Since the first Europeans ventured into the Pikes Peak region during the 19th century, eager entrepreneurs have sought to exploit the mountain.

We’ve built a trail, a railroad and a highway to the summit, and we handed over the majestic summit plain to a souvenir shop, a doughnut bar, a communications tower, a sewage plant, the Army’s “High Altitude Research Lab” and a gravel parking lot.

At long last, plans are underway to consolidate uses into a single summit complex.

All  the junky buildings currently on-site will be razed and replaced with a Summit House structure worthy of its iconic site.

For the plans to have progressed this far is something of a miracle. It required close cooperation among existing users, a complex funding agreement among stakeholders and strong leadership from the folks on the front line. (Full disclosure: I have been part of the process since the early stages.)

But this carefully constructed deal still may fall apart.

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City Councilor Don Knight, with support from Mayor John Suthers, is beating the drum for a plan to construct an infrared/optical observatory on the summit.

The proposed observatory’s footprint would be substantial. Dmitri Klebe, who has been pushing the concept for nearly a quarter-century, envisions a 28-inch telescope on a circular deck 35 feet in diameter with an 18-by-12-foot dome.

Backers claim that a big honkin’ observatory would be a great asset to our community.

The Forest Service has nixed the proposal, noting that astronomy would be a “new use” on the mountain.

Proponents argue that astronomy actually isn’t a new use, since a team of scientists led a dozen telescope-bearing mules up the mountain to observe a solar eclipse in 1878.

Using the same logic, you could argue for incorporating dozens of other projects into the Summit House.

How about a high-altitude demonstration garden, honoring the 19th-century Manitou mayor who transported a couple of wagon loads of dirt to the summit, planted some seeds and tried to claim the summit under the Homestead Act?

And why not a Pikes Peak Marathon Hall of Fame, or a Hill Climb Hall of Fame?

What about a launch facility for hot air balloons, or perhaps the world’s longest zip line?

The problem with the summit is that there are too many uses, not too few.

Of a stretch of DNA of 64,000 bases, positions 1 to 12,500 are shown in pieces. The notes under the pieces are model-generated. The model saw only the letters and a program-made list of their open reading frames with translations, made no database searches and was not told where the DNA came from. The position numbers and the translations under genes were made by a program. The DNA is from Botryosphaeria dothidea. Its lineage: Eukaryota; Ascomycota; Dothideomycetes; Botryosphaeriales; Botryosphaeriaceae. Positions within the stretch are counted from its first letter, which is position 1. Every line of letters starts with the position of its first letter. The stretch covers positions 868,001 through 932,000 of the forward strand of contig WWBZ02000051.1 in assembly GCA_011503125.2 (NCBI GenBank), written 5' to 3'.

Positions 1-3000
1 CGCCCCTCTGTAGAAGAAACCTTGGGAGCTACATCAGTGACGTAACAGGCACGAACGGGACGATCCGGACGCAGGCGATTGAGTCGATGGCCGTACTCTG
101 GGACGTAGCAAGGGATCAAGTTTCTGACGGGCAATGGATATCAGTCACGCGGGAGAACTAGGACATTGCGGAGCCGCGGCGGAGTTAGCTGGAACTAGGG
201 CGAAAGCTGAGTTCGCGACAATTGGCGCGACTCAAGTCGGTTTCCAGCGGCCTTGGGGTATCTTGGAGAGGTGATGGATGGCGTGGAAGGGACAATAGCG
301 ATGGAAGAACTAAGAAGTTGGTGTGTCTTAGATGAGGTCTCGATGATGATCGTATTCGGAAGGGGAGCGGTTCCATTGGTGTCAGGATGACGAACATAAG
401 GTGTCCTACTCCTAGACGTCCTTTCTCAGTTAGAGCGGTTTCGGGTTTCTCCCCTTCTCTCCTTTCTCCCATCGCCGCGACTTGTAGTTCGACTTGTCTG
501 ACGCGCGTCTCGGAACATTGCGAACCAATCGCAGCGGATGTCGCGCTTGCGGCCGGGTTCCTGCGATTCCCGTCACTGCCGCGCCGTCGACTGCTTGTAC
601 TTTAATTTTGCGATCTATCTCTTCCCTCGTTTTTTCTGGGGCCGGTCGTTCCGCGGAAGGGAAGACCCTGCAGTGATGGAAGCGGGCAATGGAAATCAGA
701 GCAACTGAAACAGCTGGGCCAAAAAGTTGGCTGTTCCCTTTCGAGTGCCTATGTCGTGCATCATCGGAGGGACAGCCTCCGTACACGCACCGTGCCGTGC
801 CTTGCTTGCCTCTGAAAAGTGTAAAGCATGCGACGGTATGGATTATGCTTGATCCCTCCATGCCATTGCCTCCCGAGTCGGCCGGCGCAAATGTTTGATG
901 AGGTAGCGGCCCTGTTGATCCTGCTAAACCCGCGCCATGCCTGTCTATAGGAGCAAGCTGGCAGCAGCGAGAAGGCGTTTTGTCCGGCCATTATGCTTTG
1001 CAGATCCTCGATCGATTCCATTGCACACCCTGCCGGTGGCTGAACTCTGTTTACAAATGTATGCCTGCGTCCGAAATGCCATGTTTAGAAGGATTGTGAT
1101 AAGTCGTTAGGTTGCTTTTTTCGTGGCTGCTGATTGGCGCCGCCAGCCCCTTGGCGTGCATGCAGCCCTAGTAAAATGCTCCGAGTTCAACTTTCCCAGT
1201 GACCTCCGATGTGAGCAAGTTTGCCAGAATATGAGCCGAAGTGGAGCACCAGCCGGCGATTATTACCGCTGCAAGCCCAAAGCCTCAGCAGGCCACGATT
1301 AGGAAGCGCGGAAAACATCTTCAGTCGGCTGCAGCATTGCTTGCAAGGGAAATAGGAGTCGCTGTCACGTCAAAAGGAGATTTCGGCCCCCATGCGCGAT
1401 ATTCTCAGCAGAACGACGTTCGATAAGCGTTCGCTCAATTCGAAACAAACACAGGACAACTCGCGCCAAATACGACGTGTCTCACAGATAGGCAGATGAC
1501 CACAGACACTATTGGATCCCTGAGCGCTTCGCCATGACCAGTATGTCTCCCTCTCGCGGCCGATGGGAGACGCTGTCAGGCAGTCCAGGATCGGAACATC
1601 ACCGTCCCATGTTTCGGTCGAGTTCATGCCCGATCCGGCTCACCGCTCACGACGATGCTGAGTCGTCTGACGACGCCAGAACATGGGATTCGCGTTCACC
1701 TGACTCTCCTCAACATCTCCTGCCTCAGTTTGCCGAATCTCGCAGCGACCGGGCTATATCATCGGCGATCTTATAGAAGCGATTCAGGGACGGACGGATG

Addressing the Summit House Communications Committee a couple of weeks ago, Stuart Coppedge of RTA Architects and the design team talked about the project design process. He said a new Summit House has to accommodate the needs of existing users, conform to federal law (the summit, defined as everything above 14,000 feet, is a national historic landmark) and, above all, consider the specific needs of visitors.

The 600,000 folks who reach the summit every year seek a unique experience. They don’t come to look at buildings, but to explore the mountain, to understand what it is to be 14,000 feet above sea level, and to see wonderful things.

But it’s a crowded, jostling environment. In the summer months thousands of visitors arrive every day, equally distributed between the highway and the cog railway.

Another special-use building wouldn’t enhance their experience, but detract from it.

Observatory proponents insist they can raise all the funds necessary to build, operate and maintain the facility.

But they haven’t answered basic questions: How much would it cost; how would it be integrated into the new summit complex and where would the money come from?

And they don’t seem to understand that the dance card is full; the train has already left the station; there’s no room at the inn.

The project is already launched and it doesn’t make sense to abort it for an unfunded idea.

Backers claim that a big honkin’ observatory would be a great asset to our community.

They might be right, but we don’t own Pikes Peak. If we believe our propaganda, it’s “America’s Mountain.”

If so, we can’t decide to stick a telescope on the summit just because it would benefit the Colorado Springs economy or encourage local students to pursue STEM careers.

As managers of the Pikes Peak Highway and the summit complex, we are stewards, not owners. We have no property rights, but only the duty and privilege of caring for the iconic mountain, even as we build a new Summit House for generations to come.

Pikes Peak is magnificent in and of itself.

We improve the summit by subtraction, not addition.

Editor’s note: John Hazlehurst is a member of the Colorado Springs Summit House Communications Committee.